Calisthenics Training And Tips And Where To Start, With Matt Curran!

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For someone getting into the basics of calisthenics training, How would someone start off and what sort of programme could they follow?

Much like conventional methods of gym that have your compound movements such as squats, bench press, dead lifts  etc., body weight too has its own. The foundation movements are push-ups, pull-ups, dips and squats. So I would say perfecting or mastering these to a level where you feel comfortable.

Once you have these down, then you can start getting dynamic where you can do pistol/prison squats for example or one handed push-ups.

We have released an awesome beginner and advanced programme in the January edition of the men’s fitness magazine. This supports my statement about doing research and getting yourself comfortable with this training. Focusing on core is a no brainer.

Calisthenics Training And Tips And Where To Start, With Matt Curran!

When someone is no longer a beginner and is well versed in the basics and moves onto things like the front lever and handstand push ups. In your opinion what is the best way to train for these?

(For instance should they pick one feat and focus all their effort on it until they get it (e.g. only training for the front lever for weeks and weeks until it is achieved) and then move on to the next thing OR can they focus on a few different things each week, say one day on handstands and the next on levers? What do you think is the most effective way to do it.)

The beauty about calisthenics is that all the things we do some way compliment each other. For example, if you have gotten the front lever down and want to do the planche as your next goal, then the strength you gained in your tendons whilst doing the front lever progression will help your planche.

That’s why we break our routine into either pushing or pulling, as you can imagine, they all involve a pull or push.

I would suggest breaking your training into these segments as this way you can do various segments and keep your training interesting from there.

Calisthenics Training And Tips And Where To Start, With Matt Curran!

And how often should one train for a specific move?

You see the thing with calisthenics is that even with a move like a front lever, you incorporate so many muscles so its tough to say that you should train for one movement, because training for one you train for many, hence why it’s a full body routine every day. Its more important to understand the fundamentals for every move and try incorporate an array of movements with those fundamentals.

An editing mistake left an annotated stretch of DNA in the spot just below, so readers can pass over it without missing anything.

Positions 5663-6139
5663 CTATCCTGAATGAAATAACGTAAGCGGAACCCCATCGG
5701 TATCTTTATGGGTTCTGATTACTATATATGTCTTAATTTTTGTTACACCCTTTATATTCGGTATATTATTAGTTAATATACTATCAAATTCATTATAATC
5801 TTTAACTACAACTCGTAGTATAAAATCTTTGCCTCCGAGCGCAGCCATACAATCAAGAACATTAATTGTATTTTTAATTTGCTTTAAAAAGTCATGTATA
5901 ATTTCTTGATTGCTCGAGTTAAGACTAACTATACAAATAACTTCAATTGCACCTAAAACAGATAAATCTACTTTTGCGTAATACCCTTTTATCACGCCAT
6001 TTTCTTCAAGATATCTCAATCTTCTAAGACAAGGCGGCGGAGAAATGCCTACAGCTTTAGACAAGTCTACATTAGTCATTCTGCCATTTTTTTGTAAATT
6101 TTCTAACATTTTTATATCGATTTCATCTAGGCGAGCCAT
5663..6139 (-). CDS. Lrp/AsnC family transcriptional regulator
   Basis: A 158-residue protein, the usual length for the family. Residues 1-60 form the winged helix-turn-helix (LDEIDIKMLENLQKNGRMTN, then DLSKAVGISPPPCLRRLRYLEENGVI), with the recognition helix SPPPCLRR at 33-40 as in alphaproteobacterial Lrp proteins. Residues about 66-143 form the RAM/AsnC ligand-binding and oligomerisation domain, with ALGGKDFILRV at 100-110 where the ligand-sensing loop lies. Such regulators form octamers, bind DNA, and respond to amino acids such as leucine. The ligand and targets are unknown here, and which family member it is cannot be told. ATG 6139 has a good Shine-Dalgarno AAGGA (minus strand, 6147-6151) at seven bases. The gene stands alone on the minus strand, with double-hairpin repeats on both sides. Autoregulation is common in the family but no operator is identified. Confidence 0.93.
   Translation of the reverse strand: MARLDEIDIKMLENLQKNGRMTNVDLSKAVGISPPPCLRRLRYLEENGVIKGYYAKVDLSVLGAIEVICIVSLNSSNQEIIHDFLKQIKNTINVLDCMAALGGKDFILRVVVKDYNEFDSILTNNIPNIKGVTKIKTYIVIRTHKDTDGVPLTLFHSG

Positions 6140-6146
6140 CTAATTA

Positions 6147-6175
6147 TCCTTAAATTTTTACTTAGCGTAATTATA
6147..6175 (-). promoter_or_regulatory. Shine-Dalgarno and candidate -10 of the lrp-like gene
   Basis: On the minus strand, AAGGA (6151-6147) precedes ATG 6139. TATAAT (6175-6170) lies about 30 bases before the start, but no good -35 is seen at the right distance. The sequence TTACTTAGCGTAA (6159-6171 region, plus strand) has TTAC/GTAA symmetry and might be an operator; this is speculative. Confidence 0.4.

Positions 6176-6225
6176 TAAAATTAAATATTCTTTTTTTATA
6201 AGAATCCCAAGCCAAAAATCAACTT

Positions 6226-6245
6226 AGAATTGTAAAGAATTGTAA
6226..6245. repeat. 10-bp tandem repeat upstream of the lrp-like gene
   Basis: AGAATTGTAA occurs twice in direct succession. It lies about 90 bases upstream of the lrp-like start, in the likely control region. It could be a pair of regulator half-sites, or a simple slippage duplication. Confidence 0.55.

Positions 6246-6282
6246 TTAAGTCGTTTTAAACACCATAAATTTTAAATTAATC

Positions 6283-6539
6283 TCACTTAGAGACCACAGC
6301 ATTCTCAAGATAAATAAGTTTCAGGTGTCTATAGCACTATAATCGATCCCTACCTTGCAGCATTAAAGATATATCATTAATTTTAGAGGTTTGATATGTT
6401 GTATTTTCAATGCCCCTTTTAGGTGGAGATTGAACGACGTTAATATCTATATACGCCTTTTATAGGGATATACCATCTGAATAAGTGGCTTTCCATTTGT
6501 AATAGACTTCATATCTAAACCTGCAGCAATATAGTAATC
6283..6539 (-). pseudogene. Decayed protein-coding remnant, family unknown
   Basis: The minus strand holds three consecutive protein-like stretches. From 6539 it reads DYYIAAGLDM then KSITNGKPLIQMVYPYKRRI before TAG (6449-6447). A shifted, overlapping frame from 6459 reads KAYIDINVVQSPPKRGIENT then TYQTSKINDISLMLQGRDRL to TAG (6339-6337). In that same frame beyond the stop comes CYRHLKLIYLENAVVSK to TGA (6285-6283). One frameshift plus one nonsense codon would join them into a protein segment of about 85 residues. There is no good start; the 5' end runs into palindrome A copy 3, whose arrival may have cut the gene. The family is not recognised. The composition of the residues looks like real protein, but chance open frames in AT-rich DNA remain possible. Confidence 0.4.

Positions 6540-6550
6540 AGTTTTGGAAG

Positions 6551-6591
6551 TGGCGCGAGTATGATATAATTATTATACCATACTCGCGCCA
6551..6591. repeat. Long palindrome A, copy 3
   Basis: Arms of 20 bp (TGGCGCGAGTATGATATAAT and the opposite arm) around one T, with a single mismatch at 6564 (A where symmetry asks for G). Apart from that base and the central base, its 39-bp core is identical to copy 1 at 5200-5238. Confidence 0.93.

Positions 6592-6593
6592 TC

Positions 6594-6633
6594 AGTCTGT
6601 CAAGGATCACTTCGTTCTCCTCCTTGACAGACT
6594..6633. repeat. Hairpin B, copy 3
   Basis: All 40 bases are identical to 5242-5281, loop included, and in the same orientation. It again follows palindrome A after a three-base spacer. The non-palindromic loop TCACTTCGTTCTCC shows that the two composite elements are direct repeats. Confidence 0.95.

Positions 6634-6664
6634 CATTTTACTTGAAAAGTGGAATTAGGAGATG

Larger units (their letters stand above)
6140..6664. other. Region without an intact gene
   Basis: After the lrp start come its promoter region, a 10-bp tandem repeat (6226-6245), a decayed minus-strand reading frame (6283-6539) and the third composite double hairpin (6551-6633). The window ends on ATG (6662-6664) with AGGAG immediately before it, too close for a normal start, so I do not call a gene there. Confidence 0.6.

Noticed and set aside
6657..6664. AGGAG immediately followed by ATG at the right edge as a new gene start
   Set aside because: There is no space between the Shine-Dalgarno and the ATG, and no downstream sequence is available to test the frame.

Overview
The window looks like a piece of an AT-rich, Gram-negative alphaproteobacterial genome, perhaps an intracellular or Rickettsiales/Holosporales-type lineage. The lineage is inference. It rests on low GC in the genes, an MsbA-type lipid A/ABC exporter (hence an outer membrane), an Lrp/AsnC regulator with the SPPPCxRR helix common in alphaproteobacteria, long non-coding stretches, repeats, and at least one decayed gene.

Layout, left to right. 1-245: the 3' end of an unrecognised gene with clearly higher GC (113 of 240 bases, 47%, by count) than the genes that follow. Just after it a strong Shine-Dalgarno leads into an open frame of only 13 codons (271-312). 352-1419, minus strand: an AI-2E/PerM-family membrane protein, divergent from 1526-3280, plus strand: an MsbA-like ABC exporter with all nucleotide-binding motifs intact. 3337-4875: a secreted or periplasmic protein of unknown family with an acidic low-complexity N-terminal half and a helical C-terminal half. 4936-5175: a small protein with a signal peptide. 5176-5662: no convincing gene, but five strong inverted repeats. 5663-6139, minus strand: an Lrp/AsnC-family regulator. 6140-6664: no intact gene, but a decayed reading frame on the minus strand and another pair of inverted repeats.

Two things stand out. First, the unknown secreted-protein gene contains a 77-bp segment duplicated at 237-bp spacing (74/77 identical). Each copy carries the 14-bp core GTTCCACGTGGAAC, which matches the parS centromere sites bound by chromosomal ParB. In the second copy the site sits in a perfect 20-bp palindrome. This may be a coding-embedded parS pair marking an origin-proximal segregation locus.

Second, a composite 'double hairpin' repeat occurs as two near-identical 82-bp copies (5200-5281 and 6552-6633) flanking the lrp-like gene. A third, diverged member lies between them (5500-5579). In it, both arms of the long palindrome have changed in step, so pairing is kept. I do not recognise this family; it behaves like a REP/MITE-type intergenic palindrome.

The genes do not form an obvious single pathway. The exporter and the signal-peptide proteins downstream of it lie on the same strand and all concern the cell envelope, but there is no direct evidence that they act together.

For example, if you want to practice your front lever, back lever or planche, the one fundamental movement you can do daily for each of the above mentioned moves would be a frog stand. This will start getting your bicep tendons ready for the pressure.

front lever fun

What are some of the best exercises which people seem to neglect when training calisthenics that need to be done to strengthen the core and surrounding muscles in order to do the advanced exercises?

I feel having a strong and stable trunk (core) is the best foundation to have.

Its scary how much of what we do requires a strong and stable core. This does not mean sit ups, it refers more to holds such as planks, dragon flags or hanging L-sits. From here you can advance to a hollow back plank for instance.

Calisthenics Training And Tips And Where To Start, With Matt Curran!

If we take one move such as the front lever, what would you say are the best progressions and other exercises needed to be done in order to achieve the lever? As well as any tips you can give for someone struggling to get the final touch on it?

I guess this question resonates with me as I am the process of getting my front lever on point.

For me the progression was a tucked front lever. I did this for about a month for my warm up. Then I moved to the extended tucked front lever and then the one leg front lever.

Now I am at the point where I do the front lever with a resistance band and do about 6 sets of 5 second holds.

I warm my tendons up everyday for 30 mins with movements such as a dead hang L-sit (3 sets of 30-45 seconds). A skin the cat is also a dynamic warm up that really targets the shoulder joint and bicep tendon region.

Any hold that really stretches your bicep will compliment this training.

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